Psychiatrists, too, are in short supply: China has 1.53 psychiatrists per 100,000 people, according to data from the World Health Organization, lagging far behind neighbours like South Korea (5.12) and such developed nations as Canada (12.61).

The elderly in rural areas of China have least access to such therapists, most of whom are uninterested in working outside of cities, or are worried villagers won't have money to pay or won't be interested in their services. "Many don't believe what they can offer will be of value to people out there," says Prof. Zhu.

Bridging that gap, he says, will require Chinese governments to treat mental services as a kind of public welfare, and spend accordingly. To do that, though, authorities must confront a widespread belief that China, in its decades of minting new wealth, has bought immunity from mental ills. "Although we have limited economic development here, people actually score quite high on a happiness index," one local official told The Globe and Mail. "They can clearly feel society's progress and constantly receive benefits from it."

Prof. Zhu disagrees. When it comes to China's mental health services, he says, "the social need is definitely very great – and an aging society will make it much more obvious in the future."

Wang Jialing: ‘This is no way to live. I have even thought about killing myself.’

Wang Jialing: ‘This is no way to live. I have even thought about killing myself.’

Bed-ridden with bone cancer, Wang Jialing's husband lies in the family home.

Bed-ridden with bone cancer, Wang Jialing’s husband lies in the family home.


Wang Jialing sits next to her bedridden husband, who has bone cancer and struggles to sit up. She looks at Prof. Jia, the Dalian Medical University academic, who has come here to inquire about her situation, and describes the bleakness of her life: a daughter-in-law who killed herself, an injured son who is unable to work, mounting debt already equivalent to 10 years of pension payments, insomnia that keeps her awake most of the night, and family obligations that, at 72, force her to rise every day at 4 a.m. to cook food.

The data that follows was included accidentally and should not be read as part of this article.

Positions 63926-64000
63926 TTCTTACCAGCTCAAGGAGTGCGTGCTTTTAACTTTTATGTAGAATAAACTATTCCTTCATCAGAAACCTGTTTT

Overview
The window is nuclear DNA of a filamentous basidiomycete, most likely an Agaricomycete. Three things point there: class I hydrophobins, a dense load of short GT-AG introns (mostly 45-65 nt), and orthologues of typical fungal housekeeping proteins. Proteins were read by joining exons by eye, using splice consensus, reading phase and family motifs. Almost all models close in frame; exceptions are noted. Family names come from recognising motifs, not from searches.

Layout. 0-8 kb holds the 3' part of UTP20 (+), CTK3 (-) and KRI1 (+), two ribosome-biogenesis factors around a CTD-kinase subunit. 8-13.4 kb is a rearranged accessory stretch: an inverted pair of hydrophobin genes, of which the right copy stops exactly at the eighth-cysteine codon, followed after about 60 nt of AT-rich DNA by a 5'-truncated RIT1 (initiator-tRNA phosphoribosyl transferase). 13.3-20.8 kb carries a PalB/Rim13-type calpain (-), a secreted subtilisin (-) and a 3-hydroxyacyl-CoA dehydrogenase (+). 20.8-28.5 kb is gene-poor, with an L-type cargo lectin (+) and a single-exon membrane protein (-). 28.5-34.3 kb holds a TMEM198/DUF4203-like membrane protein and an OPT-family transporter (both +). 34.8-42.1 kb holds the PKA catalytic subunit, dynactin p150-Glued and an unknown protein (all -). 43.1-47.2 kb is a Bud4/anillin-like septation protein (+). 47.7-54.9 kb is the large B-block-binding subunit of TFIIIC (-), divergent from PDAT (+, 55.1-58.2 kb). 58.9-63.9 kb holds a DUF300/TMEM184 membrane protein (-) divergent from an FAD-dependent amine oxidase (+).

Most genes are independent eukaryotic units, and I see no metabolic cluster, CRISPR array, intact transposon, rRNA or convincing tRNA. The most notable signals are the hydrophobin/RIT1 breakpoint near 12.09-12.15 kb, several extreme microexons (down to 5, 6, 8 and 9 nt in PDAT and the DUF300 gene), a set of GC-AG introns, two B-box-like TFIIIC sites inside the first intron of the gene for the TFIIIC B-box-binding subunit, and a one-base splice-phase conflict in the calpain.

"This is no way to live. I have even thought about killing myself," she says.

Prof. Jia listens, as she has in many other Chinese households. The talkative and fiercely independent academic is unusual in China: a woman who has made a career of understanding stories like this. She has personally interviewed some 580 families.

But she is unusual for another reason, too. Her diagnosis of China's suicide problem extends beyond the social dislocations and loneliness that plague the elderly.

What she often sees is a profound emptiness – and she has now made it her mission to fight that, incorporating unconventional methods into her intervention with families.

Sitting in Ms. Wang's small, cold house, Prof. Jia asks, "What kind of faith do you have?"

"I don't believe in anything. I think God has no eyes," the old woman replies.

Prof. Jia takes her by the shoulders, and directs her gaze out a window, where the wan winter sun filters in. "Imagine that the Buddha is right there where my hand points. You have to pray to him," she says. "Just tell him, 'I'm fed up. I have been living an honest life. Can you please help?'"

But for Ms. Wang, it's hard to see past her life's bitterness. "The moon and stars are in the skies. Why has nothing opened its eyes to see how much tragedy this family has endured?"

China, Prof. Jia says, needs to mount a multipronged attack on rural suicide. People need to better understand that mental-health problems, like physical health problems, require attention. People need access to care, education in the symptoms of depression, and medication when needed. Mental-health services in China lag far behind what's needed. "China is a developing country that lacks the strength to properly care for suicidal people," she says.

But, Prof. Jia argues, her research has shown a need for something more, too. As a country, China has brought hundreds of millions out of poverty and filled bellies with food. "But our hearts are not full. Our hearts remain poor," Prof. Jia says. Seniors take their own lives "because they feel life has no meaning."

Professor Jia Shuhua of Dalian Medical University speaks with an elderly woman whose husband died by suicide.

Jia Shuhua of Dalian Medical University speaks with an elderly woman whose husband killed himself.

Two years ago, she converted to Tibetan Buddhism. "It's completely because of my suicide research," she says.

Along with education and better medical care, she says, the solution she proposes for China is a radical one in an atheist state. The Communist Party chased religion away. Now, she says, it needs to help encourage its return.

"If I was the minister of education, what I would do is add a section to students' textbooks on the meaning of life. It doesn't matter where the doctrine comes from – it could be Confucian, Buddhist or Daoist – but it would replace the calls to love Beijing's Tiananmen, or the theories of Marx, Lenin and Mao Zedong," she says.

"A person can know nothing about Mao, but at least he can love his life."

Prof. Jia turns to Ms. Wang. "Pray for kindness for your husband, for your son, for your grandchildren," she says. "Keep praying, keep repeating. And cry if you need to."

With reporting by Yu Mei

Nathan VanderKlippe is The Globe and Mail's correspondent in Beijing.